Within a very short period of time, COVID-19 has spread all over the world, infecting many people and leading to a huge loss of lives. Worryingly, the virus is posing a risk to millions of refugees around the world. In mid-May this year, several cases have been reported in the refugee camp in Cox’s Bazar, Bangladesh. If the pandemic does break out in the camps, it can well bring catastrophic consequences. Apart from causing a high number of infected cases and casualties, it may further export the virus back to other places.
We often forget that during a pandemic, refugee camps are among the most at-risk places. Here hygiene and medical facilities are not only far worse than that in major cities, but the refugees also lack hand sanitisers, masks and even access to clean water for hand-washing. As a matter of fact, many refugees are already in poor health as they are exposed to food shortage and other diseases.Extraordinary Difficulties
In this pandemic, many countries have imposed home isolation and social distancing to contain the spread of the virus by reducing social contact. However, these plans are not practical in refugee camps which are mostly cramped and overcrowded, with little space between shelters. Moreover, due to the risks posed by the pandemic, humanitarian organisations are not able to gather mass crowds and distribute food and basic necessities in a rapid and orderly manner. In fact, apart from seeing their efficiency significantly limited, many experience further delays in the delivery of materials due to the bans imposed by host countries.World Vision’s Response
With plentiful resources and well established institutions available, developed countries are more capable of offering assistance to their nationals during a pandemic. However, being forced out of their homes, refugees are often solely dependent on supplies from humanitarian organisations. Therefore, World Vision is working among refugees in countries like Kenya, Jordan and Bangladesh, to support them through this difficult time, and to help bring them long-term health:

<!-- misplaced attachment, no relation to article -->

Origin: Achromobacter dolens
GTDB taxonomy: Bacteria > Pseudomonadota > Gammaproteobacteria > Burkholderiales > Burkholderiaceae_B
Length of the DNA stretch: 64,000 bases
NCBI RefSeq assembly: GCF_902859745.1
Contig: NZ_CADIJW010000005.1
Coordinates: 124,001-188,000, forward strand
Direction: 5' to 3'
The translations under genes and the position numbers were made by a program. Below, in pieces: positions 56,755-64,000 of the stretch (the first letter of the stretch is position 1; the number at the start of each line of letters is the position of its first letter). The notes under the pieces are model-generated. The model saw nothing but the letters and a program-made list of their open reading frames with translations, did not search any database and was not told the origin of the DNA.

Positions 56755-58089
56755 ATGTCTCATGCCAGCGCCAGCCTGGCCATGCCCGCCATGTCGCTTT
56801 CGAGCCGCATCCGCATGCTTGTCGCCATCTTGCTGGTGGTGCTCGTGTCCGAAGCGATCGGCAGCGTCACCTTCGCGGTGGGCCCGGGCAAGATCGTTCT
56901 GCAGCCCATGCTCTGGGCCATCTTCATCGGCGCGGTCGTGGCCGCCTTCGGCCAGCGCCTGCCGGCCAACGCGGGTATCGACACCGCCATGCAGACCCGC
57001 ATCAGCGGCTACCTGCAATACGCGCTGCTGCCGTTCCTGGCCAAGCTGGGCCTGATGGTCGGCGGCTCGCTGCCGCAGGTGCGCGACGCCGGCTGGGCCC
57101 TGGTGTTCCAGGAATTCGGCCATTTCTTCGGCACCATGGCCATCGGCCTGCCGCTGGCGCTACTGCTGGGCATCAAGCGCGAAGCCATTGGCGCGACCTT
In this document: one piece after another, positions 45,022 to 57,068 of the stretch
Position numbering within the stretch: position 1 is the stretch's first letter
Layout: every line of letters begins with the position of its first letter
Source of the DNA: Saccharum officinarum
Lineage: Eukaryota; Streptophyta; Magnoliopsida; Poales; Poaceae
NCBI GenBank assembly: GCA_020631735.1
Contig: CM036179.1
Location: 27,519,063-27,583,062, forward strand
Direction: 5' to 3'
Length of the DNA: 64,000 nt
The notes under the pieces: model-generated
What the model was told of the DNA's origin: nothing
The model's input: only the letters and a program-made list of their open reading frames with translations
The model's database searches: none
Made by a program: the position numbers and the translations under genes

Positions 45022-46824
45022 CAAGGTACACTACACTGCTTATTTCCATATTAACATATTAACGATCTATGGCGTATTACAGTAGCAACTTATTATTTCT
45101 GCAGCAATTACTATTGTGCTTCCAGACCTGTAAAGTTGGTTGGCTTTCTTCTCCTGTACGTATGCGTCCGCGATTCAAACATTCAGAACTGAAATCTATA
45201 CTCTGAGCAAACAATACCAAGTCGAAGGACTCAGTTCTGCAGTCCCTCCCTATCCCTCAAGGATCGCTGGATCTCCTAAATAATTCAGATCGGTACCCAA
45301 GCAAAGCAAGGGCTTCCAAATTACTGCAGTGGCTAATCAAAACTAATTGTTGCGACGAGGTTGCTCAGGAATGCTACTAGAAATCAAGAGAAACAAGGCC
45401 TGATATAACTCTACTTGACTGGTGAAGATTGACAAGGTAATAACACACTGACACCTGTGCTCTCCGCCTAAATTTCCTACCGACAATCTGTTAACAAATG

World Vision gives out soaps, masks and hand sanitisers to safeguard the vulnerables against the pandemic.
With most economic activities now halted by the pandemic, opportunities for refugees to sustain themselves have largely disappeared. World Vision has been distributing food in the camps to provide refugees with basic support. During the distribution, World Vision staff also do their best in making sure every refugee maintain a certain distance from others and recording their temperatures.
In some refugee camps, almost all activities have been suspended. However, World Vision continues to provide waste management services in refugee camps to prevent germs from spreading.
World Vision also educates refugees on how to develop good personal hygiene habits like proper hand-washing to avoid falling ill. We also actively install sanitation facilities such as hand washing stations to improve hygiene.
The COVID-19 pandemic reminds us that the world is closely knitted. When something significant occurs in just one place, no other part of the world can remain unaffected. As long as the pandemic is still ongoing in one place, it remains a threat to the rest of the world. Yet, if we are willing to share what we have with those in need by providing them with continued assistance, we overcome the pandemic together as one world. The most vulnerable will also be able to thrive and live with hope again.
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To ensure our work is carried out efficiently in an ever-changing world, World Vision will support different regions and allocate funds to particular projects according to the most current needs.